Tufted Titmouse  12
White-breasted Nuthatch  2
House Wren  4
Carolina Wren  8
Wood Thrush  2
American Robin  1     1 juvenile
Gray Catbird  4
Cedar Waxwing  6
Eastern Towhee  6
Song Sparrow  2
Northern Cardinal  21
Brown-headed Cowbird  1
House Finch  2

##

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Subject: No FTFL Andrews Island Causeway
From: "Robert D. Sattelmeyer" <rsattelm AT GSU.EDU>
Date: Sat, 23 May 2015 16:23:29 +0000
I had a volunteer gig until 10 this morning, after which I went over to Andrews 
Island and spent about an hour--did not see any F0rk-tailed you-know-whats. In 
the flycatcher line, I saw a pair of Eastern Kingbirds, which have a similar 
color pattern. . . . 



Bob Sattelmeyer

St Simons Island

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Subject: Re: Fork-tailed Flycatcher, Andrews Is.Causeway, Brunswick, eBird Alert 5/22/2015
From: SHEILA WILLIS <swillis AT MEDIASTREAMUS.NET>
Date: Sat, 23 May 2015 05:01:32 -0400
Hey folks,

Hope you are fine & will have a great weekend.

News might be in later today, but I might be able to provide a little info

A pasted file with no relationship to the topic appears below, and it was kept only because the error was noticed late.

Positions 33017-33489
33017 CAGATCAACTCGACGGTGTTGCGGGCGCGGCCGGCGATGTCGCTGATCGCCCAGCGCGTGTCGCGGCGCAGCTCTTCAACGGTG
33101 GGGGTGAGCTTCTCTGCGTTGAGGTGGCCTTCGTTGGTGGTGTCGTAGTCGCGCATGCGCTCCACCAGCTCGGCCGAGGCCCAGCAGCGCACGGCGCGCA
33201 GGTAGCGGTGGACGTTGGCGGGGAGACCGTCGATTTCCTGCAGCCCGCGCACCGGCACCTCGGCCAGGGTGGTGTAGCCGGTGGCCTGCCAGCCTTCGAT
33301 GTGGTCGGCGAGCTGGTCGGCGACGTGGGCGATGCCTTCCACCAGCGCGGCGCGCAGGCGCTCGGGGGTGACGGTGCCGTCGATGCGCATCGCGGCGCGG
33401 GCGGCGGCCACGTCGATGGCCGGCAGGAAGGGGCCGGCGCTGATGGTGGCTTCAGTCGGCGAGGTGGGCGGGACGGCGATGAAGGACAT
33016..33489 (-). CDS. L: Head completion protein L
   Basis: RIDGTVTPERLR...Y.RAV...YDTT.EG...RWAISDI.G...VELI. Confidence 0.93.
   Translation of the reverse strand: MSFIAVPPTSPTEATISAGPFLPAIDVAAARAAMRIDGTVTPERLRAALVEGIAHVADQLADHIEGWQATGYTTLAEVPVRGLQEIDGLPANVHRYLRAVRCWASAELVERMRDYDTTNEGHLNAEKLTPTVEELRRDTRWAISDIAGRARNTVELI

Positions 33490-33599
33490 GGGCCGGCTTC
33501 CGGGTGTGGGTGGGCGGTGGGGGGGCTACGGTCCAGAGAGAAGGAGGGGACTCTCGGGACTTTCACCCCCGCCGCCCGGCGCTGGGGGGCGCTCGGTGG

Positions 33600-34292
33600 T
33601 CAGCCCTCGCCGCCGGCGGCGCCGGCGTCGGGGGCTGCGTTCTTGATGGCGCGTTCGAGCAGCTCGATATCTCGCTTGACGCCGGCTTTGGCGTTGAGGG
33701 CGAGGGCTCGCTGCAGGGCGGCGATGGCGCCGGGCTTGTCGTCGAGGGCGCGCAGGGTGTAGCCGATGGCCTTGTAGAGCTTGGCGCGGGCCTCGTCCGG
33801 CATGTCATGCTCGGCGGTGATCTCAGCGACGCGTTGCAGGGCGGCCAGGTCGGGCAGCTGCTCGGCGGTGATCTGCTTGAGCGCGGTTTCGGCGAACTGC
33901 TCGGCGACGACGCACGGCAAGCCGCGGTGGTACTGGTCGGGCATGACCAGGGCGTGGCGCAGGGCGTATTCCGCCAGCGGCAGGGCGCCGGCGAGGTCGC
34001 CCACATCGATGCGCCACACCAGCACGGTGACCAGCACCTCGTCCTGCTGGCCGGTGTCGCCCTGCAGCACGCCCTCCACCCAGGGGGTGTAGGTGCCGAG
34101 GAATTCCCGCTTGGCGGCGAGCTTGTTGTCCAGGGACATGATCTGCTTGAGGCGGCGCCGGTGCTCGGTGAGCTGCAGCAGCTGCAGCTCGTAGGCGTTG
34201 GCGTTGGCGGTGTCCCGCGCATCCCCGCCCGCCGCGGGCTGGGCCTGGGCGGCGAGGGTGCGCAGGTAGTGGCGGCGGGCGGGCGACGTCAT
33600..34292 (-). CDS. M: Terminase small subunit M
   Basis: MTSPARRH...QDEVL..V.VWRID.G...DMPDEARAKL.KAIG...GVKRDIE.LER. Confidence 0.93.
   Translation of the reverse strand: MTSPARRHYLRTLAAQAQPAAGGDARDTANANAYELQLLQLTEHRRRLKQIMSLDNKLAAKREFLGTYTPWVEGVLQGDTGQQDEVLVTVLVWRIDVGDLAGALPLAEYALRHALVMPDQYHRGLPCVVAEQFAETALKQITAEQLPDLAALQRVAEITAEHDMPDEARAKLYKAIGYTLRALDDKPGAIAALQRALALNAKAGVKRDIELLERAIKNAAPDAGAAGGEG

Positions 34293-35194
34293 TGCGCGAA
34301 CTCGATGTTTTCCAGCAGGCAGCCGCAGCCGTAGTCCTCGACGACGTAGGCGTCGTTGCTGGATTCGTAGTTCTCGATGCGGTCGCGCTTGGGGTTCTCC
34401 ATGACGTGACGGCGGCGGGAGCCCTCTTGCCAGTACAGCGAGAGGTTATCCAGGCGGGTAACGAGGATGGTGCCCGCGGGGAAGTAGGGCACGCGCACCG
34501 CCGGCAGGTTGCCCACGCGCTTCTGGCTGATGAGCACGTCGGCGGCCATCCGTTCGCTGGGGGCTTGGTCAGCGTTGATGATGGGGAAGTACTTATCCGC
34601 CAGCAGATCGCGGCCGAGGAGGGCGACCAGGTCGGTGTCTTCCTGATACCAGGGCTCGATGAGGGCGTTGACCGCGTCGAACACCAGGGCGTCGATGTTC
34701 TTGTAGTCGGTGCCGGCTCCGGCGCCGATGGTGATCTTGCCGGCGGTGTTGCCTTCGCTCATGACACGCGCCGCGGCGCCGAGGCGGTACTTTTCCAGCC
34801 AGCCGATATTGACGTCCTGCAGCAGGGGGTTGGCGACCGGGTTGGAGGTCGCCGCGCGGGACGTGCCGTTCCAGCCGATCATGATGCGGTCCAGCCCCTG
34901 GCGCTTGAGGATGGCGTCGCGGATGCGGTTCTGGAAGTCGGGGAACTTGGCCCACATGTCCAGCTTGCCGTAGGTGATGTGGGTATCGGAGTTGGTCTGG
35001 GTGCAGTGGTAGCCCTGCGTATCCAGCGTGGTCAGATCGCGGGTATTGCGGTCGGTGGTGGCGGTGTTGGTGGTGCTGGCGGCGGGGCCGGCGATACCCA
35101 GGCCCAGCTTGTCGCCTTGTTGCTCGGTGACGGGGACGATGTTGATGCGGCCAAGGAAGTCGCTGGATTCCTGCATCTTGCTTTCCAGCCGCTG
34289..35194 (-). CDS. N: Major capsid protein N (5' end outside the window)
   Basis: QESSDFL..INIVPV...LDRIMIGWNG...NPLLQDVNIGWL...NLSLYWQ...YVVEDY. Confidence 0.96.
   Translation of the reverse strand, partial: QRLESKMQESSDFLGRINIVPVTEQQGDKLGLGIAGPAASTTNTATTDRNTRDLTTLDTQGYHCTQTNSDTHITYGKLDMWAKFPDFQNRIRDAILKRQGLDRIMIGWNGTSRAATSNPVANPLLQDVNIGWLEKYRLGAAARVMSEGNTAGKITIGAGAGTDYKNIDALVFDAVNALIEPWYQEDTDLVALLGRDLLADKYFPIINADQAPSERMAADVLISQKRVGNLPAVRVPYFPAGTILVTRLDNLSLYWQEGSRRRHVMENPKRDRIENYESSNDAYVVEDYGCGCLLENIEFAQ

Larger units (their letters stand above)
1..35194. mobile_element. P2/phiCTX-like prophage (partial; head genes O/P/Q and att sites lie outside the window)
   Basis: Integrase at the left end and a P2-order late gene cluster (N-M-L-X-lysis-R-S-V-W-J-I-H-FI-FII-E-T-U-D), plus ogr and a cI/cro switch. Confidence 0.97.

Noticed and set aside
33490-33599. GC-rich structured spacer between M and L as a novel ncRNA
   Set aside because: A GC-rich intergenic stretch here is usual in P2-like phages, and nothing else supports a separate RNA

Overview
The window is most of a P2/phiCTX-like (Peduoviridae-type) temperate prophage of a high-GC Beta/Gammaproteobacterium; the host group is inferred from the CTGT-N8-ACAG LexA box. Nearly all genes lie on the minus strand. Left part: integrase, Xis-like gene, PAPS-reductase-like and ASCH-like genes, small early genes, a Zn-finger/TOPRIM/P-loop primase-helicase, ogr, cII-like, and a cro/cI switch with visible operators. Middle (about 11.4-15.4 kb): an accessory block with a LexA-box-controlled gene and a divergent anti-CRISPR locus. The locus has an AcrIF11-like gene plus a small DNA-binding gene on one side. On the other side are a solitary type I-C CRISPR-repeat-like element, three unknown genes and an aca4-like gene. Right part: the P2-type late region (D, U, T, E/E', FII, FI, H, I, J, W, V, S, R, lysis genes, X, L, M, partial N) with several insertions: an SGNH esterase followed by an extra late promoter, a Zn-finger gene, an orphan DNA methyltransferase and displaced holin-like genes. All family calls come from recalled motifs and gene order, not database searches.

now on the eBird report of 5/22/2015 about the Fork-tailed Flycatcher,
Andrews Island Causeway, Brunswick, GLYNN. Obviously, contact w/ the
reporter or a separate visual, etc. is best, but maybe these thoughts will
help out as a consideration in the meantime. Insomnia sure works on the
weary mind (no sleep yet)!

First, please note that the person's name who did the checklist is actually
Jeff Fariss. He is a somewhat new birder in our Okefenokee Bird Club &
lives in Baxley (APPLING). He birds w/ other members such as Gene Wilkinson
(TATTNALL) & his grandson Caleb Folsom (now APPLING). I see that for that
date it was a party of 2 but just his name was listed. All 3 do try to take